Posts: 14
richie Walsh wrote:Has anyone figured out a alder guild??

I'm planning to plant a black alder on my allotment for a number of reasons ie: shade (as I have none). to take advantage of the extra nitrogen, and as it is indigenous to northern Europe I hope it will attract more wildlife (birds insects etc)..

I've been looking on line for quite some time but I haven't found any mention of an alder guild. If no one has read/created one could someone please have a look around their alders, and let me know whats growing under and around them?

much appreciated.

Richie.


I cant say that i known of an alder guild, but if you're in north america, be careful with black alder as its pretty invasive and weedy. Just a heads up, good luck!
Lyvia Dequincey


Joined: Aug 04, 2013
Posts: 45
    
    1
It's a tricky distinction - something that grows fast enough to withstand grazing and be coppiced for wood is generally fast enough that somebody will call it weedy. But it depends on conditions, too.

For me the word weedy depends on the roots - if you decide to take it out, do you have to get every last piece of root? If you want to keep it behind a line, can you just trim it back annually? Or will it sprout from nearby all season?

And then there are some things like dandelions that just pop up everywhere. I would imagine that since it is forage, that deer and horses might like that.
Chloe Rose


Joined: Feb 14, 2014
Posts: 14
Lyvia Dequincey wrote:It's a tricky distinction - something that grows fast enough to withstand grazing and be coppiced for wood is generally fast enough that somebody will call it weedy. But it depends on conditions, too.

For me the word weedy depends on the roots - if you decide to take it out, do you have to get every last piece of root? If you want to keep it behind a line, can you just trim it back annually? Or will it sprout from nearby all season?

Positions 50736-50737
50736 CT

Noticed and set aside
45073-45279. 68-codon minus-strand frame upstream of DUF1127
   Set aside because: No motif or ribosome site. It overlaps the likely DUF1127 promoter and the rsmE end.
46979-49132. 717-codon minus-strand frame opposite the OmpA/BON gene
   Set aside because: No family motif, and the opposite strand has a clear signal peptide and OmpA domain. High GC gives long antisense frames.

And then there are some things like dandelions that just pop up everywhere. I would imagine that since it is forage, that deer and horses might like that.


I've read that alder can develop suckers, and that it's a prolific seeder so you would need to keep an eye on them.
I read a blog the other day, and the author just cuts the alders back every time they get to big (sorry that i dont have the link)
Landon Sunrich


Joined: Jul 09, 2013
Posts: 1026
Location: Western Washington
    
  26
Alder (in this case I am dealing primarily with red alder) seems to be an amazing soil builder. Its nitrogen fixing ability, quickness to rot, and annual deposit of massive amounts of litter has been noted several times above. Today inspired by a video posted by another member:

"Mark Vander Meer speaks at Michael Pilarski's Permaculture design course"

http://www.youtube.com/watch?v=aas3OPXlbsc

I decided to do something I haven't done since I was a kid and go dig some holes in the woods. The woods I am digging in are primarily alder forest and where logged in the late 20's and early 60's. It is currently primarily Red Alder, Salmon Berry, and red elderberry, with a fair bit of nettle and a smattering of hemlock and ceder.